How Do You Calculate Torque and Efficiency in a Three Phase Induction Motor?

In summary: Thank you for replying NascentOxygen! , unfortunately it does not state synchronous speed and i haven't got a textbook containing the answer since its a homework sheet :frown:Thank you for replying NascentOxygen! , unfortunately it does not state synchronous speed and i haven't got a textbook containing the answer since its a homework sheet :frown:
  • #1
Student96
2
0

Homework Statement



A three phase cage rotor induction motor running at full load draws a stator current of 60A at a power factor of 0.8 lagging from a 415v, 50Hz Supply. Under the conditions the stator loss is 3.6kW, the rotor loss is 1.3kw and percentage slip is 4.5%. If the shaft power output is 29.4kW, calculate the shaft output torque, efficiency & mechanical friction and windage loss.

Homework Equations



Torque = Force * distance

The Attempt at a Solution



At first i tried using the power output 29.4kw to try to work out the torque but then realized that its not used for force.

Now unfortunately this is were I'm stuck at, I really need help on this and I can't get my head around the question. I am uncertain of what formulas to use and would really appreciate it if someone could guide me and tell me which ones to use :confused:.
 
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  • #2
Hi Student96! http://img96.imageshack.us/img96/5725/red5e5etimes5e5e45e5e25.gif

They don't tell you the motor's synchronous speed?

Does the textbook give you the answers?
 
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  • #3
Torque = Force * distance

Perhaps more relevant is..

Power = Torque * angular velocity

and as NascentOxygen said they don't give you the angular velocity.
 
  • #4
NascentOxygen said:
Hi Student96! http://img96.imageshack.us/img96/5725/red5e5etimes5e5e45e5e25.gif

They don't tell you the motor's synchronous speed?

Does the textbook give you the answers?

Thank you for replying NascentOxygen! , unfortunately it does not state synchronous speed and i haven't got a textbook containing the answer since its a homework sheet :frown:
 
Last edited by a moderator:
  • #5
Student96 said:
Thank you for replying NascentOxygen! , unfortunately it does not state synchronous speed and i haven't got a textbook containing the answer since its a homework sheet :frown:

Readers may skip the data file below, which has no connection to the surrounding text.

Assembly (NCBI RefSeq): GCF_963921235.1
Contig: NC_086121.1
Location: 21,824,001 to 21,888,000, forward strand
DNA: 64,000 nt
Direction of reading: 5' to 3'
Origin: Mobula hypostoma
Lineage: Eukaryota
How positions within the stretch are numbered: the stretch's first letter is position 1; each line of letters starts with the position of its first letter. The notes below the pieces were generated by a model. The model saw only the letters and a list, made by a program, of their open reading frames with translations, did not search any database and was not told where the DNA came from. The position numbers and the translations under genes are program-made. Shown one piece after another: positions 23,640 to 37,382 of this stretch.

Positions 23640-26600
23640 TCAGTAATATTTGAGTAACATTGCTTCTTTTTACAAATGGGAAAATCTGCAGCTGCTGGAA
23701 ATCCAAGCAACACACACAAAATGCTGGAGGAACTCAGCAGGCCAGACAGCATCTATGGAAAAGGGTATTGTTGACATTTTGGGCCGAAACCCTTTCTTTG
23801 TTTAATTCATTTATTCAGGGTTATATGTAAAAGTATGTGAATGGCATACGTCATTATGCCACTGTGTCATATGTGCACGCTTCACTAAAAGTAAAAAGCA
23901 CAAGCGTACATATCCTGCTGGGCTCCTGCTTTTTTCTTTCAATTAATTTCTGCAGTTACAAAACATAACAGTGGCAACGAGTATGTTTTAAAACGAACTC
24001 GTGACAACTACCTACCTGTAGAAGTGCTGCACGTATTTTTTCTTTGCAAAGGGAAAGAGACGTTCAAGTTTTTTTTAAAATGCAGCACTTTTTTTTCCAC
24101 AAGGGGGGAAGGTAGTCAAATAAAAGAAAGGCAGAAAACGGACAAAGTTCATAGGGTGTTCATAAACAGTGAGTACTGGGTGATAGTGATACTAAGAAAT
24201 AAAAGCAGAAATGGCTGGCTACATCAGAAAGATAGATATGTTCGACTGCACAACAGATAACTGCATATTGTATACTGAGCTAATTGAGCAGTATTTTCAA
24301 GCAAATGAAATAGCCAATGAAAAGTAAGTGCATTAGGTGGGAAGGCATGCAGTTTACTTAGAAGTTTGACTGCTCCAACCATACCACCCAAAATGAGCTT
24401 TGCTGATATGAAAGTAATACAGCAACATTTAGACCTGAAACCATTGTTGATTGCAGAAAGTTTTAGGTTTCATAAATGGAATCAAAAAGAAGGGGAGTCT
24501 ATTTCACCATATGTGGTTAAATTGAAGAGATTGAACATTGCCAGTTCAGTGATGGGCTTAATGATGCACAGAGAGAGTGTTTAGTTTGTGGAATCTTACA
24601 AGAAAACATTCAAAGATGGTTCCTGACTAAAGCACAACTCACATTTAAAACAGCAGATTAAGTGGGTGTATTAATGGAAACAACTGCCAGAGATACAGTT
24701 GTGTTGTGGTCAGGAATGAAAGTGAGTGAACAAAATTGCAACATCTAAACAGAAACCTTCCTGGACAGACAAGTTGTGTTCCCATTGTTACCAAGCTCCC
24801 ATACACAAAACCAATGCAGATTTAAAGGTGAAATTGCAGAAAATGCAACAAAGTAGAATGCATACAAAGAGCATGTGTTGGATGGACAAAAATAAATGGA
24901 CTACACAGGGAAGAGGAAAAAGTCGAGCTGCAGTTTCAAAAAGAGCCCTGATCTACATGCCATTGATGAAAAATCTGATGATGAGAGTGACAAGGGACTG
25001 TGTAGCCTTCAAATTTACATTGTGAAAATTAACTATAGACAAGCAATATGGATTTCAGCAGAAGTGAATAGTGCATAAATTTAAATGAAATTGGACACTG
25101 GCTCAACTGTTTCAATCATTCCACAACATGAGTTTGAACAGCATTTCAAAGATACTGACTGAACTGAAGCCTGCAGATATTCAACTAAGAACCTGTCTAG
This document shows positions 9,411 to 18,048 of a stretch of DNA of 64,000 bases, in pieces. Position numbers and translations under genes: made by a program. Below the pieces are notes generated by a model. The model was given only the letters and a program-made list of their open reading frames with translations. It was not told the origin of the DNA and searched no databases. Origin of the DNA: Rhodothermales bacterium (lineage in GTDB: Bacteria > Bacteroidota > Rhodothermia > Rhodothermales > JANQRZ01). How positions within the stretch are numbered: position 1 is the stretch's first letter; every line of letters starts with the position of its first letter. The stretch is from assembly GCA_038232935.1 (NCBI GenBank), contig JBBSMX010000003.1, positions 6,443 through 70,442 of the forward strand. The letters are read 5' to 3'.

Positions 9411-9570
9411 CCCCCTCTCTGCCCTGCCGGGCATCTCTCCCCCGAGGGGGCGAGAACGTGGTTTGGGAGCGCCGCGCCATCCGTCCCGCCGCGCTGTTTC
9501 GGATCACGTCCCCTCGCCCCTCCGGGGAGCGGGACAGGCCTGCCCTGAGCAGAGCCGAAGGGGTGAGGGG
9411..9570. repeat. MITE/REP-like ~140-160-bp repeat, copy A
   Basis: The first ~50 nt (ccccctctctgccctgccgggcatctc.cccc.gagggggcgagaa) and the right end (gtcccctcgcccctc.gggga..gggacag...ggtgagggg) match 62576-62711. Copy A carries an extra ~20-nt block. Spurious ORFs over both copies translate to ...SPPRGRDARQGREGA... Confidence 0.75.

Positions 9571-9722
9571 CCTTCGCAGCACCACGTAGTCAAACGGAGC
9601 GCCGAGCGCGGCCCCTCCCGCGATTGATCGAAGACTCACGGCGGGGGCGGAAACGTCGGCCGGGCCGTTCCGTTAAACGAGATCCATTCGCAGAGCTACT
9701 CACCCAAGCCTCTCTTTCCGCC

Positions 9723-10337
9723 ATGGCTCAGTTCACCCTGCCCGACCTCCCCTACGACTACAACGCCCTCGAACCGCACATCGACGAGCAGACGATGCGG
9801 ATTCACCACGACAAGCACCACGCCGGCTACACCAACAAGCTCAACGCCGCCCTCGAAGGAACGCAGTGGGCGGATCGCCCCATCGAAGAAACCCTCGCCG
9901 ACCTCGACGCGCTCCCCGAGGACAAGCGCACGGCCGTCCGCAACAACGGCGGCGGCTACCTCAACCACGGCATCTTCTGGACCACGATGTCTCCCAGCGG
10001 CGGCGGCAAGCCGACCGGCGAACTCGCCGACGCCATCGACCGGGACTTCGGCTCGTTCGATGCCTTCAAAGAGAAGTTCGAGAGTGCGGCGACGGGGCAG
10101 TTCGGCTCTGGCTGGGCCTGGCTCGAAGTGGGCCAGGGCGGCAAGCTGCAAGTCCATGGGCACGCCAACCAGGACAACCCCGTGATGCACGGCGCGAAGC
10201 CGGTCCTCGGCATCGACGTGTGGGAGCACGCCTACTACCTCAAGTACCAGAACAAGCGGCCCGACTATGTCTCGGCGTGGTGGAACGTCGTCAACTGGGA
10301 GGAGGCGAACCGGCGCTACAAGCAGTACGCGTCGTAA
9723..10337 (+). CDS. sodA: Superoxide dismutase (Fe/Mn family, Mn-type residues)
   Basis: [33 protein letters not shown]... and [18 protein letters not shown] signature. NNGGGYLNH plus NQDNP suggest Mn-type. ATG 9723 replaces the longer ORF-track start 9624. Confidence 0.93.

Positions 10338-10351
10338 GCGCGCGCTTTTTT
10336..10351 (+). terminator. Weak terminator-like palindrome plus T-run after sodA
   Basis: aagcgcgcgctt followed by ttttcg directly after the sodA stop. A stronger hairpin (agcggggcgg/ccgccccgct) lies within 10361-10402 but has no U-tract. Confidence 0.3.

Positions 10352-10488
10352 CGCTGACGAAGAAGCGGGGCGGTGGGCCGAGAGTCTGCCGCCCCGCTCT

In which case, to demonstrate that you really do understand the work, you could represent synchronous speed algebraically, e.g., Ns RPM, and work through the exercise based on that in place of a numerical value.

Alternatively, perhaps all of the induction motor exercises you have worked through in class have involved a particular synchronous speed, for convenience? If so, maybe you could assume that value for this exercise, too?

Have you asked other students in your class how they are going to answer this?
 
  • #6
assume that the number of poles is 2 (or some other number) state this assumption the Ns=120f/p
 
  • #7
Hi kevinj. :welcome:

You may not have noticed that the thread you responded to here is over 12 months old. Most likely the poster by now has moved on (one way or another). :smile:

kevinj said:
assume that the number of poles is 2 (or some other number) state this assumption the Ns=120f/p
... or some other even number.
 

Related to How Do You Calculate Torque and Efficiency in a Three Phase Induction Motor?

1. What is an induction motor and how does it work?

An induction motor is a type of electric motor that uses electromagnetic induction to produce rotational motion. It consists of a stator (stationary part) and a rotor (rotating part). When alternating current is passed through the stator windings, it creates a rotating magnetic field which induces a current in the rotor. This current creates its own magnetic field, causing the rotor to rotate.

2. What are the main components of an induction motor?

The main components of an induction motor include the stator, rotor, bearings, shaft, and frame. The stator consists of the outer housing and the stator windings, while the rotor is made up of the rotor core, rotor bars, and end rings. The bearings, shaft, and frame provide support and stability for the motor.

3. What are the common problems with induction motors?

Some common problems with induction motors include overheating, bearing failure, and electrical faults. These issues can be caused by factors such as overloading, insufficient cooling, poor maintenance, and voltage fluctuations.

4. How can I troubleshoot a problem with an induction motor?

If you are experiencing issues with an induction motor, the first step is to check for any visible signs of damage or wear. You can also use a multimeter to test the electrical connections and check for continuity. Additionally, it is important to ensure that the motor is not overloaded and that it is receiving the correct voltage and frequency.

5. How can I prevent problems with induction motors?

To prevent problems with induction motors, it is important to properly maintain them by regularly inspecting and cleaning them. It is also important to ensure that the motor is not overloaded and that it is receiving the correct voltage and frequency. Additionally, using high-quality components and following proper installation procedures can help prevent issues with induction motors.

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